NEUERO Pneumatics for portable grain
Article in DRY CARGO International July 1999
The use of portable pneumatic grain conveyors became popular many years ago, when it was found that oil tankers bringing oil to the US could economically load grain as a backhaul cargo. German manufacturer NEUERO describes how the small 210mm suction lines would be inserted into the butterworth holes to remove the grain by vacuum, which proved the most efficient way of unloading oil tankers hauling grain. Coupled with low freight costs and the ability to transport large volumes in one voyage, this became a popular shipment method for many years.
However the popular opinion that unloading grain with portable conveyors is inefficient is no longer true, according to NEUERO. Many improvements have been made to portable pneumatic conveyors to increase operational efficiency. Both suction and pressure hydraulic operated booms are available to reduce the amount of pipe handling, and to eliminate the need to use ships gear for this purpose.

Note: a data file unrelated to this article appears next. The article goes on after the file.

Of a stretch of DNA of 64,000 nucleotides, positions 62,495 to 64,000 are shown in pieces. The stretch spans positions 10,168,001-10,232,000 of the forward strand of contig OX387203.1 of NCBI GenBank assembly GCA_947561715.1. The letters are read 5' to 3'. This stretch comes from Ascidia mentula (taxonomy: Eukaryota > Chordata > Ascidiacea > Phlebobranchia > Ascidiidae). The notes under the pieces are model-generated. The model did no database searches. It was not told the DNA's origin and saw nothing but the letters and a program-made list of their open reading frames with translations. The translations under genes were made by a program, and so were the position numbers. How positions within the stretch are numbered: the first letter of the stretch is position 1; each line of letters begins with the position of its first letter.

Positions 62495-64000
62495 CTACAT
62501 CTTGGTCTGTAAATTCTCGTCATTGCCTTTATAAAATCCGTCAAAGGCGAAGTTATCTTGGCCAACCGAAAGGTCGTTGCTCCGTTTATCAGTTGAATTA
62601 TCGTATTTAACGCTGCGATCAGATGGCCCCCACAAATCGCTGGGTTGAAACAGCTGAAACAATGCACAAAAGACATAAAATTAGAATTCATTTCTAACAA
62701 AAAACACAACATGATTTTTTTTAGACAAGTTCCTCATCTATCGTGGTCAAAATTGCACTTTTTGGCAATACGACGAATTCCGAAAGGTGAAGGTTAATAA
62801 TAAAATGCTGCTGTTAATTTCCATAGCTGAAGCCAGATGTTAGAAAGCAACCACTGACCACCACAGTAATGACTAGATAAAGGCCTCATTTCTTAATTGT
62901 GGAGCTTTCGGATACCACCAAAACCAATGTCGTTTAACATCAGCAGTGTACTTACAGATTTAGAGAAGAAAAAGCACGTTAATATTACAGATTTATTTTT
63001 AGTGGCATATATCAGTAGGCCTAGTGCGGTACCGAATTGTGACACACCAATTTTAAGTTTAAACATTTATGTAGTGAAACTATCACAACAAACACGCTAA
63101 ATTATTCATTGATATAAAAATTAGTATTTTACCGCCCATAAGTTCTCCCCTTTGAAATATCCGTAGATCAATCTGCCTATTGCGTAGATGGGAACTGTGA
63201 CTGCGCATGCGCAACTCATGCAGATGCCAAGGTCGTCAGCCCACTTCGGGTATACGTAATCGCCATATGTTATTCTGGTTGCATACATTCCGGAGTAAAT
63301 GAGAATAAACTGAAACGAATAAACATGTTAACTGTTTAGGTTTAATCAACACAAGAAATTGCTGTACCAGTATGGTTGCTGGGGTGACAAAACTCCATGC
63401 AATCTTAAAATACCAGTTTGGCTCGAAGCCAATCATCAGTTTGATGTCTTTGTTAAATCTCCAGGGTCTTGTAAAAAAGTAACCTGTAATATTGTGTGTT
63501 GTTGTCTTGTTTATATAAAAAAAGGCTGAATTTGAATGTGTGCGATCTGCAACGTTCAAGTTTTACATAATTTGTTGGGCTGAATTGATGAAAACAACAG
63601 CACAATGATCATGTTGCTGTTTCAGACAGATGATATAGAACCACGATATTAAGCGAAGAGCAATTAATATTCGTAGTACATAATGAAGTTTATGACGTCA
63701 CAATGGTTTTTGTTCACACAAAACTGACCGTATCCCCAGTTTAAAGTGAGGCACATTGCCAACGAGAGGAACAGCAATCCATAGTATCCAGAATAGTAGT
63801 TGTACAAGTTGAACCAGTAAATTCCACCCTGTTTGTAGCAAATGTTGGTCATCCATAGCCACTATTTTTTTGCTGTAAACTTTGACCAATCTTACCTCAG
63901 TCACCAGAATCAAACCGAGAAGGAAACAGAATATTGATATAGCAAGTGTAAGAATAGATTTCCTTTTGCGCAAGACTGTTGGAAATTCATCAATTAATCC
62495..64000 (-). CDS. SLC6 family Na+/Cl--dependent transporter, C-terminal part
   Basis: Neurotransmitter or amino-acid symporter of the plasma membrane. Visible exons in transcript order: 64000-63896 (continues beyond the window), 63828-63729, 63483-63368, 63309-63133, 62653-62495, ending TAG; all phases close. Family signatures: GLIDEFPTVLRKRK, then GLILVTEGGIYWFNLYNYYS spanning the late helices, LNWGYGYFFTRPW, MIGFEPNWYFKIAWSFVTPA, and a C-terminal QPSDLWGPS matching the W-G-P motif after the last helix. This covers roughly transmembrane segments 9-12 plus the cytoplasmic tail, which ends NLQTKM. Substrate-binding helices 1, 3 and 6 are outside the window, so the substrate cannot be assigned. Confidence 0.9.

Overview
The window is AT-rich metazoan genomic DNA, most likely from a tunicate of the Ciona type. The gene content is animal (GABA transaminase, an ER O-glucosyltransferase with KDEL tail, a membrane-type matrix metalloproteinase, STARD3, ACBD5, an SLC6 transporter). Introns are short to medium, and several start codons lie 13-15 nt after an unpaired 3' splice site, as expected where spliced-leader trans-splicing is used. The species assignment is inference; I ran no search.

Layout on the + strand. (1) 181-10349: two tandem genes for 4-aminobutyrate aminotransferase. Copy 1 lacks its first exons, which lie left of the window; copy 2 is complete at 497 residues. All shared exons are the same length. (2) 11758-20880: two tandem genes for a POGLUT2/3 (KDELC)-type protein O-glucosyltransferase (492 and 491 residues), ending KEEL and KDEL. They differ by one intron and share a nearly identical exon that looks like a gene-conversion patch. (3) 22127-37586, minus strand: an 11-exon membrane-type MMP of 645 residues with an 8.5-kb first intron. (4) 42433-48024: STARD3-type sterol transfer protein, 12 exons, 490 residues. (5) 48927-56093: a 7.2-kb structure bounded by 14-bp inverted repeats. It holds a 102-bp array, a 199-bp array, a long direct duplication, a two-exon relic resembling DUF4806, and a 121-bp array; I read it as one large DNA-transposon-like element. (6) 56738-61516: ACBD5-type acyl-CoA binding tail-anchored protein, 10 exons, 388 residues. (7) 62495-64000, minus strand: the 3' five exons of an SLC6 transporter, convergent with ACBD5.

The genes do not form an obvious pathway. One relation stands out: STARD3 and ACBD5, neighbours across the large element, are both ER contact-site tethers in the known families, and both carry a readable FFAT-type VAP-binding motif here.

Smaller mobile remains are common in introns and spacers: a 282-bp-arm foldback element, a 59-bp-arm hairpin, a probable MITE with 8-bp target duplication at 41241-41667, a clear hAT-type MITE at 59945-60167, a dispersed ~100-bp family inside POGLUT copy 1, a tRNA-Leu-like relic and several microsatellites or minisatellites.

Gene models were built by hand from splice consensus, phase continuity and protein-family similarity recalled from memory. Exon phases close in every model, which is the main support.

Portable conveyors, which can easily be moved from berth to berth or from port to port, also enable smaller operators to control the discharge of their own grain shipments to ensure this is done in a given time. They can also discharge vessels carrying cargoes for more than one receiver simultaneously and can act as a back up for large single line unloaders.
NEUERO's mobile pneumatic conveyors are currently operating at the El-Dekheila Port in Egypt for the Silo Company. The operation is very cost effective with high discharge rates compared to low investment costs. NEUERO points out that in certain developing countries dust is not a big issue, because grain dust is a biological product and will not cause the same hazards as chemical dust. However, allowing the dust to escape into the atmosphere is a cost to the receiver , and in many ports mobile pneumatic conveyors are now connected to elevated receiving hoppers equipped with dust control equipment. In addition to a cleaner environment, the hopper can serve as buffer to allow the unloader to continue operating while the next truck is pulled into position under it, further enhancing operational efficiency.